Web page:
Holiday Hills shooting trial: Scott Peters' police interrogation played in court

Defendant returns to court in afternoon after morning outburst

WOODSTOCK – The sound of gunfire rang out in the courtroom Wednesday afternoon as prosecutors played scanner traffic in the trial for a man accused of shooting at three deputies.

On the recording, a breathless McHenry County Sheriff’s Deputy Khalia Satkiewicz desperately sought help.

“Dwight’s down. I myself have been hit,” she told dispatch.

According to authorities, Scott B. Peters, 52, of Holiday Hills, fired more than a dozen rounds on responding officers Satkiewicz, Dwight Maness and Eric Luna.

The criminal trial for Peters began this week in McHenry County. Prosecutors ended their case late Wednesday by playing a two-hour recording of Peters’ police interrogation.

In it, Peters said he fears police, who have “been beatin’ me down my whole life.”

Over and over, he said he didn’t know it was police at his front door when he began shooting. He thought someone was breaking in. It’s the same argument his attorney, Assistant Public Defender Rick Behof, made in his opening statement.

But later, Peters said that he knew that deputies would be on both sides of the front door he fired through. He said if he wanted to kill them, he could have.

“I’m a [expletive] good shot,” he said.

Peters told McHenry County Sheriff Detective Tom Jonites that once he realized it was police he shot, he fled the area. Peters said he was trying to get to a church to turn himself in because he was afraid police would shoot him.

“I didn’t want to get shot. Not without a pistol,” Peters said, laughing.
Peters led authorities on a 16-hour manhunt before he was captured about six miles away.

According to testimony from the deputies, Peters yelled “Airborne!” and “I’m a U.S. Army paratrooper. I hope you’re ready to die today” before firing.

Peters told Jonites he joined the U.S. Army at 17 years old and that he saw combat in El Salvador and Panama. On the video, Jonites confronted Peters with his military records that showed Peters served three years and never left the United States.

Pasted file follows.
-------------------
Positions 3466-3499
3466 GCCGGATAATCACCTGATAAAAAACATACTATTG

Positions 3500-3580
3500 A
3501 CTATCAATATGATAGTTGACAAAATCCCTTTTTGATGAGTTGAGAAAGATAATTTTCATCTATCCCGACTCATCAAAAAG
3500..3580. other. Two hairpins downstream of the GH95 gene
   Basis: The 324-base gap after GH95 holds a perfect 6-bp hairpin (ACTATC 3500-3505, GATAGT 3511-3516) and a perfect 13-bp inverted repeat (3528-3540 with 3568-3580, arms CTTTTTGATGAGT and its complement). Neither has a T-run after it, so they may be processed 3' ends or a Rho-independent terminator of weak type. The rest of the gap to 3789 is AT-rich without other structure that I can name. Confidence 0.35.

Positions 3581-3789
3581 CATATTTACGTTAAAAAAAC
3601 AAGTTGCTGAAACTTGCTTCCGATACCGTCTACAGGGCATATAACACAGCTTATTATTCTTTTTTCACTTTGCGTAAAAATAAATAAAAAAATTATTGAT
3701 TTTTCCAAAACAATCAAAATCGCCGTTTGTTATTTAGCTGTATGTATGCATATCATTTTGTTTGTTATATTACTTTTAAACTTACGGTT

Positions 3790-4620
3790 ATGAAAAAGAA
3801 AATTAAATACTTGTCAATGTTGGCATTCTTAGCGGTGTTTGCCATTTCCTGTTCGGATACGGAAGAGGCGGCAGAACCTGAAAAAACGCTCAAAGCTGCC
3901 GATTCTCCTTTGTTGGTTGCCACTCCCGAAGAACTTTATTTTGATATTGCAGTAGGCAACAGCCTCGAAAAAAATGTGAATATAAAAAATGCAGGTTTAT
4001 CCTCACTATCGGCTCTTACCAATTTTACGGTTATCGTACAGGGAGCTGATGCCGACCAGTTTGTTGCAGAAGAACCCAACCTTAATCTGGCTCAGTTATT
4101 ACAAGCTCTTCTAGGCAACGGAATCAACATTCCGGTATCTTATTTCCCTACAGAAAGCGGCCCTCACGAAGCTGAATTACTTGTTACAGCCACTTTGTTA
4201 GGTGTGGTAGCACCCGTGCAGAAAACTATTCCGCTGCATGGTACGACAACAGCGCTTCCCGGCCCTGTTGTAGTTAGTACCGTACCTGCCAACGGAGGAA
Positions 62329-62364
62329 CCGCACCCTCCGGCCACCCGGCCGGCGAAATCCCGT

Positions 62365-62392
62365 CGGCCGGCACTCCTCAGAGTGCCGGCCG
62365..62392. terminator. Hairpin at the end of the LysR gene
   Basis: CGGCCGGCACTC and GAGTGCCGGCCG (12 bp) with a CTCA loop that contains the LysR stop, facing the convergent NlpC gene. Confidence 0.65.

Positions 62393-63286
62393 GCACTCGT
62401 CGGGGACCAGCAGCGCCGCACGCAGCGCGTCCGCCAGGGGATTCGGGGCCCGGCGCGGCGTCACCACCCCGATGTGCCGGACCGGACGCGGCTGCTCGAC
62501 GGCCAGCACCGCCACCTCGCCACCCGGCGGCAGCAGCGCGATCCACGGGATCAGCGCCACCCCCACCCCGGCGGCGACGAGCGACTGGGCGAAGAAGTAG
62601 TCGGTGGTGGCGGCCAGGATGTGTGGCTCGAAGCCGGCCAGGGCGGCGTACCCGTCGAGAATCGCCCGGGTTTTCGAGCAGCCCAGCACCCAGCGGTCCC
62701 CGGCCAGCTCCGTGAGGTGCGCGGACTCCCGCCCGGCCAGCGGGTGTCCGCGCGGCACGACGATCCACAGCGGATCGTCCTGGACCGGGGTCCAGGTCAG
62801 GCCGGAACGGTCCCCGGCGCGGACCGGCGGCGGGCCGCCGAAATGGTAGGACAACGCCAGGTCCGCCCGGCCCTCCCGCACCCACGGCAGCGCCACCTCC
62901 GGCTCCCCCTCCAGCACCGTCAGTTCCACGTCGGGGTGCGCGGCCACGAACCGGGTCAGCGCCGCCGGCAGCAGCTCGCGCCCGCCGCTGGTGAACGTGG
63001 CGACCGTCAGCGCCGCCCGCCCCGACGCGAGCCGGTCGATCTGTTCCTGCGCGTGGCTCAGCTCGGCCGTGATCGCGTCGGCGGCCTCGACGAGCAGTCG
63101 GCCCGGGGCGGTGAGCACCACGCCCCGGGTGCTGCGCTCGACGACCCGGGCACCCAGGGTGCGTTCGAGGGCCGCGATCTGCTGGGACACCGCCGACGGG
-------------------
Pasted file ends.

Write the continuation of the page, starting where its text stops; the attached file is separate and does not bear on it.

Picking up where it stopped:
The trial has been dramatic from the start. After jury selection was all but finished, Peters made inflammatory statements about his attorneys and prosecutors. He said he didn’t have a say in the selection of jurors and hadn’t seen the discovery in his case. He said the prosecutors putting his 12-year-old daughter on the witness list was an act of “pure vindictiveness.”

Then after a day of testimony, Peters began Wednesday morning by writhing in a wheelchair, screaming out in pain and begging to see a doctor. A nurse at the jail testified that there was no medical reason for his acting that way.

The judge questioned the nurse treating Peters at the jail as he carried on, yelling out for a doctor and interrupting the judge.

“Mr. Peters, shut up,” McHenry County Judge Sharon Prather said. “You hear me? I don’t buy what you are doing. I don’t buy it all.”

Eventually, Prather said his behavior should be taken as a waiver of his right to face a jury.

“I have a right to see a doctor,” he shouted back.

Prather then sent him back to the jail, and when jurors were brought back into the courtroom, the judge advised them to not draw any inference from his absence and the trial continued without him.

By the afternoon, Peters was dressed in street clothes and back in the courtroom. Outside of the presence of the jury, prosecutors played surveillance footage from the jail that showed Peters getting up at 6:30 a.m., and walking on crutches to eat breakfast. About an hour later, body cam footage from a corrections officer showed Peters on the floor of his cell, pants around his ankles and crying out in pain.

The trial will continue Thursday with the defense case. It’s unclear whether Peters will testify.

• Editor's note. This story has been corrected from its original version. Detective Tom Jonites' name was misspelled in an earlier version.

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